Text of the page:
About Tamrashatiya

The Tāmraśāṭīya, also called Tāmraparṇīya was one of the early schools of Buddhism and a branch of the Vibhajyavāda school based in Sri Lanka. It is thought that the Theravāda tradition has its origins in this school.
Pre-modern copies of the Tipiṭaka were preserved in Palm-leaf manuscripts

Nikaya Buddhism – The early Buddhist schools

The term Nikāya Buddhism was coined by Masatoshi Nagatomi as a non-derogatory substitute for Hinayana, meaning the . Examples of these groups are pre-sectarian Buddhism and the early Buddhist schools. Early Buddhism in India is generally divided into various monastic fraternities, or nikāyas. Conventionally numbering eighteen, the actual count varied over time. The doctrinal orientation of each school differed somewhat, as did the number of piṭakas in their canon. An example of .
Timeline: Development and propagation of Buddhist traditions (c. 450 BCE – c. 1300 CE)

Early Buddhist schools – The Buddhist monastic saṅgha

The early Buddhist schools are those schools into which the Buddhist monastic saṅgha initially split, due originally to differences in vinaya and later also due to doctrinal differences and geographical separation of groups of monks. The original saṅgha split into the first early schools (generally believed to be the and the ) a significant number of years after the death of Gautama Buddha. Later, these first early schools were further divided into schools .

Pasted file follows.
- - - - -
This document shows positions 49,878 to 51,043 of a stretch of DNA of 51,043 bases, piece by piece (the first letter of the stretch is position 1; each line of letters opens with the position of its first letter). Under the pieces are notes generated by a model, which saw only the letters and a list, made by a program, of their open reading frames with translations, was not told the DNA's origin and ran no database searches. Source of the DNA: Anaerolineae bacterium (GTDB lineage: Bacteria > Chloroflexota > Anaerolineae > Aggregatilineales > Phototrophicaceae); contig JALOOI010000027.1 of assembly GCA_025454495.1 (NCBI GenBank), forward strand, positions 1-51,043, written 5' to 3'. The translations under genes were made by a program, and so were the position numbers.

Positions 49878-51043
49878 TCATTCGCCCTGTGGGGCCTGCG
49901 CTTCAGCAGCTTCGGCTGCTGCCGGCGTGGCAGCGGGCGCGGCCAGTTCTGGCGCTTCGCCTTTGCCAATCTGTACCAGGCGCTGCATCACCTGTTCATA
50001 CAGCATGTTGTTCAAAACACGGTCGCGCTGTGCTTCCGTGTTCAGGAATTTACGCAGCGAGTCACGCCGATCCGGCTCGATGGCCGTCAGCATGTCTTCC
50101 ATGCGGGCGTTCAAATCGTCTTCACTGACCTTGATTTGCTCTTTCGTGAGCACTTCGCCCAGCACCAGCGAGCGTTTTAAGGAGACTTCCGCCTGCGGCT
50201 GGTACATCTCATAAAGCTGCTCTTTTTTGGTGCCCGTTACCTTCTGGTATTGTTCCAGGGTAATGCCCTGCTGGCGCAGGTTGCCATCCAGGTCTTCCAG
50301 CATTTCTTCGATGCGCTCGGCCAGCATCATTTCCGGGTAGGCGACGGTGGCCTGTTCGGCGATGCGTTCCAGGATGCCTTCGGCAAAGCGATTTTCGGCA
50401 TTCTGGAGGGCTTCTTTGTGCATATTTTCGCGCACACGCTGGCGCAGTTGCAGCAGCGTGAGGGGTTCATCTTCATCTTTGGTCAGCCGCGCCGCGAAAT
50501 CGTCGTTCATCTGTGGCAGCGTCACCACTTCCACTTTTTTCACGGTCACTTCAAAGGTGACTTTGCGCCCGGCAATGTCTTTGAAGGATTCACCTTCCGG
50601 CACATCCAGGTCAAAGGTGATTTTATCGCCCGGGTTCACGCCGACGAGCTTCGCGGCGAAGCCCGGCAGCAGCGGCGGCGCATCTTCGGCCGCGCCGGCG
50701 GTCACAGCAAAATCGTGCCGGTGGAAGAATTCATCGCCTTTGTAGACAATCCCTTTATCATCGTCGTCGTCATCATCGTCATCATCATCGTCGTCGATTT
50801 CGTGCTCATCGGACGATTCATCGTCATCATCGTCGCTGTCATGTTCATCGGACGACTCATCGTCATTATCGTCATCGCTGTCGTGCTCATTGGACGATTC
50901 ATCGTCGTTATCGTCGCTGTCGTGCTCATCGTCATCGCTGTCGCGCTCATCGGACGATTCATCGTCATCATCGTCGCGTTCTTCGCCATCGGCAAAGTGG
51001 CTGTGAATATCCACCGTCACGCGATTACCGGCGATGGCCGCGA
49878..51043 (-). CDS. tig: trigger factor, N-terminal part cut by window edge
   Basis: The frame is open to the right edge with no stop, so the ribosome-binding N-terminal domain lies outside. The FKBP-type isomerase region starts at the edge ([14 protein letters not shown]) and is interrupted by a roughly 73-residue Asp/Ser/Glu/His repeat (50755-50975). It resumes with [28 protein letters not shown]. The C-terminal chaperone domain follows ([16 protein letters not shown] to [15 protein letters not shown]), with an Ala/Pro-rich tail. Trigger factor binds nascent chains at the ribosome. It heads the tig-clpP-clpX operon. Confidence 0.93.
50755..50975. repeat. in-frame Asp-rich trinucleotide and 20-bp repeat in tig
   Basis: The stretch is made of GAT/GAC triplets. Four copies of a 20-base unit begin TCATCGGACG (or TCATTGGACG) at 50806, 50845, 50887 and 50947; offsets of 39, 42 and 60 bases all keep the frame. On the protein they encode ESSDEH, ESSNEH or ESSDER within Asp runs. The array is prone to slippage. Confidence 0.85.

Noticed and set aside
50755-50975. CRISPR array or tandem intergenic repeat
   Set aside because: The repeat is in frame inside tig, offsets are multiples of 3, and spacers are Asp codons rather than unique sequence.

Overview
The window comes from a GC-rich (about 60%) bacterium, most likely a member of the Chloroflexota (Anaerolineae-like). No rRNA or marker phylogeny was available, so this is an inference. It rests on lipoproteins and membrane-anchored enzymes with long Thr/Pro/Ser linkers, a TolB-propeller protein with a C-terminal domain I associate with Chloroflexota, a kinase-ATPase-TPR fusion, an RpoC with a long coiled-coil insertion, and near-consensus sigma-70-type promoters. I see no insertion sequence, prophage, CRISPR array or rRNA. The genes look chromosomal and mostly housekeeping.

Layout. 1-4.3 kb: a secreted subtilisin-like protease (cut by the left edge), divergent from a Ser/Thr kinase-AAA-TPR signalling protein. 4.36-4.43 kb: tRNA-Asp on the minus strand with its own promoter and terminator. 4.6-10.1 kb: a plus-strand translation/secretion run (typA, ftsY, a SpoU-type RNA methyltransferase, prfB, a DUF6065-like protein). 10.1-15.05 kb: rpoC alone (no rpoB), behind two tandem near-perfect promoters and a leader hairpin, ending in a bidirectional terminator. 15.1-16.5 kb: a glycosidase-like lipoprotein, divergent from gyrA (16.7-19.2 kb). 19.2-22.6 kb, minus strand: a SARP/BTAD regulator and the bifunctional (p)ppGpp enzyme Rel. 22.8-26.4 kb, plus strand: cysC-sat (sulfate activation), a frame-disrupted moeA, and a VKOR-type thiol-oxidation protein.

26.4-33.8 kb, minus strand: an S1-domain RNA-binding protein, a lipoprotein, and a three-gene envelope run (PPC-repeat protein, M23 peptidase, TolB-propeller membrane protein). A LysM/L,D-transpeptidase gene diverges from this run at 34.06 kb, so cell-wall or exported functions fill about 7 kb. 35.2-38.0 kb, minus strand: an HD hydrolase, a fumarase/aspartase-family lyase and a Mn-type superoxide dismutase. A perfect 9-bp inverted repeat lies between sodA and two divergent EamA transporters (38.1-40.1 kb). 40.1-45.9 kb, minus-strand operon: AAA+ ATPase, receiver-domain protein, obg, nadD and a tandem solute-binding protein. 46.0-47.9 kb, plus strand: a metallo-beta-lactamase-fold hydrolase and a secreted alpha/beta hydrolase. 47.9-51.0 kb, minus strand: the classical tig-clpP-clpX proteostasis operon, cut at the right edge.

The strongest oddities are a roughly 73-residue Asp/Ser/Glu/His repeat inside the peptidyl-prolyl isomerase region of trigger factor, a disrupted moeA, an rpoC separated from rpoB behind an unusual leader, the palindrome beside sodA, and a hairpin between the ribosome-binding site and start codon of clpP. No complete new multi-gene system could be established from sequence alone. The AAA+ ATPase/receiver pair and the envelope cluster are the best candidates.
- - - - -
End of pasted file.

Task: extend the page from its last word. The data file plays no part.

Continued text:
The Ruwanwelisaya stupa, built by the Sri Lankan King Dutugemunu

Theravada – Buddhism’s oldest existing school

is the most commonly accepted name of Buddhism's oldest existing school. The school's adherents, termed Theravādins, have preserved their version of Gautama Buddha's teaching or Buddha Dhamma in the Pāli Canon for over a millennium. The Pāli Canon is the most complete Buddhist canon surviving in a classical Indian language, Pāli, which serves as the school's sacred language and lingua franca. In contrast to Mahāyāna and Vajrayāna, Theravāda tends to be conservative in matters of .